# Guide

pyOptSparse is designed to solve general, constrained nonlinear optimization problems of the form:

where: \(x\) is the vector of \(n\) design variables, \(f(x)\) is a nonlinear function, and \(g(x)\) is a set of \(m\) nonlinear functions.

Equality constraints are specified using the same upper and lower bounds for the constraint. i.e., \(g_{j,\text{L}} = g_{j,\text{U}}\). The ordering of the constraints is arbitrary; pyOptSparse reorders the problem automatically depending on the requirements of each individual optimizer.

The optimization class is created using the following call:

```
optProb = Optimization("name", objFun)
```

The general template of the objective function is as follows:

```
def obj_fun(xdict):
funcs = {}
funcs["obj_name"] = function(xdict)
funcs["con_name"] = function(xdict)
fail = False # Or True if an analysis failed
return funcs, fail
```

where:

`funcs`

is the dictionary of constraints and objective value(s)

`fail`

can be a Boolean or an int. False (or 0) for successful evaluation and True (or 1) for unsuccessful. Can also be 2 when using SNOPT and requesting a clean termination of the run.

If the Optimization problem is unconstrained, `funcs`

will contain only the objective key(s).

## Design Variables

The simplest way to add a single continuous variable with no bounds (side constraints) and initial value of 0.0 is
to simply call `addVar`

:

```
optProb.addVar("var_name")
```

This will result in a scalar variable included in the `x`

dictionary call to `obj_fun`

which can be accessed by doing

```
x["var_name"]
```

A more complex example will include lower bounds, upper bounds and a non-zero initial value:

```
optProb.addVar("var_name", lower=-10, upper=5, value=-2)
```

The `lower`

or `upper`

keywords may be specified as `None`

to signify there is no bound on the variable.

Finally, an additional keyword argument `scale`

can be specified which will perform an internal design variable scaling.
The `scale`

keyword will result in the following:

The purpose of the scale factor is ensure that design variables of widely different magnitudes can be used in the same optimization. It is desirable to have the magnitude of all variables within an order of magnitude or two of each other.

The `addVarGroup`

call is similar to
`addVar`

except that it adds a group of 1 or more variables.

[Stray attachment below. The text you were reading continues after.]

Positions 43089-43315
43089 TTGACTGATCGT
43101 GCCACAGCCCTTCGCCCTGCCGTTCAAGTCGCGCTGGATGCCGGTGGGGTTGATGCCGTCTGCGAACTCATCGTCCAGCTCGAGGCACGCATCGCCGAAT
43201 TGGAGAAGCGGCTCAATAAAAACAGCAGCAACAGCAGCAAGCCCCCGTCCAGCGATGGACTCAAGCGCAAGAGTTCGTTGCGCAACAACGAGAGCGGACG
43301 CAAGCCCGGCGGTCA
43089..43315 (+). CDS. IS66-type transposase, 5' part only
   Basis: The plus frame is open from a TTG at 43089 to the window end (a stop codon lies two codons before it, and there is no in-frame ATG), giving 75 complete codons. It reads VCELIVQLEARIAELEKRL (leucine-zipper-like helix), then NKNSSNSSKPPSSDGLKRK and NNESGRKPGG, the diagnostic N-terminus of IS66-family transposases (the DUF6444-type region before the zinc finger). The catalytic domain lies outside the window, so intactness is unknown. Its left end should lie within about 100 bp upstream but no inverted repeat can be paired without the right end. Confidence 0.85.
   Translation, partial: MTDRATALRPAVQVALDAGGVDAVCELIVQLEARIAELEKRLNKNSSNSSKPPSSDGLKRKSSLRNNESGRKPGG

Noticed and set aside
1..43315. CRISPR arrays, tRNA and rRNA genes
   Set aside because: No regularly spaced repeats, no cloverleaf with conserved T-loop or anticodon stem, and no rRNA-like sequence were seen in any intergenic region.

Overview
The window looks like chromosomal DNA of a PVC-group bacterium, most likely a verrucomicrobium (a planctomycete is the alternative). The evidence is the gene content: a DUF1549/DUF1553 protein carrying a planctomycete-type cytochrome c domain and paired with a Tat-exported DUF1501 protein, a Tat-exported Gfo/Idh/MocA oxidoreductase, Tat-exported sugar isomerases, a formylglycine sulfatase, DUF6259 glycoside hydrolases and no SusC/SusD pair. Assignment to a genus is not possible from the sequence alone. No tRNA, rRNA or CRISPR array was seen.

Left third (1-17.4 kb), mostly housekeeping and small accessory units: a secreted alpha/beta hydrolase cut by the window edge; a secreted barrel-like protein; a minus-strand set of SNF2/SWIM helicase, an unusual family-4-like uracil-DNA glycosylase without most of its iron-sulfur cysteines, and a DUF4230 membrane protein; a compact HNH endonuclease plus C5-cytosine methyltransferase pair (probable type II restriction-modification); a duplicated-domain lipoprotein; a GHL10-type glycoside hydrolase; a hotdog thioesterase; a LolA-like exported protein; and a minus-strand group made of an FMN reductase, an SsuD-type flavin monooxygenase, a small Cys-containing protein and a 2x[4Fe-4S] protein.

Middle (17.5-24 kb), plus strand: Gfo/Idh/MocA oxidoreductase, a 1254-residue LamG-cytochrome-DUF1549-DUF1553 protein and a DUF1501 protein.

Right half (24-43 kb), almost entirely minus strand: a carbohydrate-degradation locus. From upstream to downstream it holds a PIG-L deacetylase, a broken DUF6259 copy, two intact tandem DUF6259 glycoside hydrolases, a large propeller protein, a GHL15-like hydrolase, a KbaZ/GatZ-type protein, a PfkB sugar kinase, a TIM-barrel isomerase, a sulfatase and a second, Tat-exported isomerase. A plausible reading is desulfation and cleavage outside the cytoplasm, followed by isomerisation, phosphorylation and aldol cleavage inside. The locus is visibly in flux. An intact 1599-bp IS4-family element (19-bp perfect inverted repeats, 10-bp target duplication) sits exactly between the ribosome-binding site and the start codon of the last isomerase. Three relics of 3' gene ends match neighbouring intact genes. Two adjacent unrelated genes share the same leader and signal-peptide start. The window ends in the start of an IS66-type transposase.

These variables are then returned as a numpy array within the x-dictionary.
For example, to add 10 variables with no lower bound, and a scale factor of 0.1:

```
optProb.addVarGroup("con_group", 10, upper=2.5, scale=0.1)
```

## Constraints

The simplest way to add a single constraint with no bounds (i.e., not a very useful constraint!) is
to use the function `addCon`

:

```
optProb.addCon("not_a_real_constraint")
```

To include bounds on the constraints, use the `lower`

and `upper`

keyword arguments.
If `lower`

and `upper`

are the same, it will be treated as an equality constraint:

```
optProb.addCon("inequality_constraint", upper=10)
optProb.addCon("equality_constraint", lower=5, upper=5)
```

Like design variables, it is often necessary to scale constraints such that all constraint values are approximately the same order of magnitude.
This can be specified using the `scale`

keyword:

```
optProb.addCon("scaled_constraint", upper=10000, scale=1.0 / 10000)
```

Even if the `scale`

keyword is given, the `lower`

and `upper`

bounds are given in their un-scaled form.
Internally, pyOptSparse will use the scaling factor to produce the following constraint:

In the example above, the constraint values are divided by 10000, which results in a upper bound (that the optimizer sees) of 1.0.

Constraints may also be flagged as linear using the `linear=True`

keyword option.
Some optimizers can perform special treatment on linear constraint, often ensuring that they are always satisfied
exactly on every function call (SNOPT for example).
Linear constraints also require the use of the `wrt`

and `jac`

keyword arguments.
These are explained below.

One of the major goals of pyOptSparse is to enable the use of sparse constraint Jacobians, hence the Sparse in the name! Manually computing sparsity structure of the constraint Jacobian is tedious at best and become even more complicated as optimization scripts are modified by adding or deleting design variables and/or constraints. pyOptSparse is designed to greatly facilitate the assembly of sparse constraint Jacobians, alleviating the user of this burden. The idea is that instead of the user computing a dense matrix representing the constraint Jacobian, a “dictionary of keys” approach is used which allows incrementally specifying parts of the constraint Jacobian. Consider the optimization problem given below:

```
varA (3) varB (1) varC (3)
+--------------------------------+
conA (2) | | X | X |
----------------------------------
conB (2) | X | | X |
----------------------------------
conC (4) | X | X | X |
----------------------------------
conD (3) | | | X |
+--------------------------------+
```

The `X`

’s denote which parts of the Jacobian have non-zero values.
pyOptSparse does not determine the sparsity structure of the Jacobian automatically,
it must be specified by the user during calls to `addCon`

and `addConGroup`

.
By way of example, the code that generates the hypothetical optimization problem is as follows:

```
optProb.addVarGroup("varA", 3)
optProb.addVarGroup("varB", 1)
optProb.addVarGroup("varC", 3)
optProb.addConGroup("conA", 2, upper=0.0, wrt=["varB", "varC"])
optProb.addConGroup("conB", 2, upper=0.0, wrt=["varC", "varA"])
optProb.addConGroup("conC", 4, upper=0.0)
optProb.addConGroup("conD", 3, upper=0.0, wrt=["varC"])
```

Note that the order of the `wrt`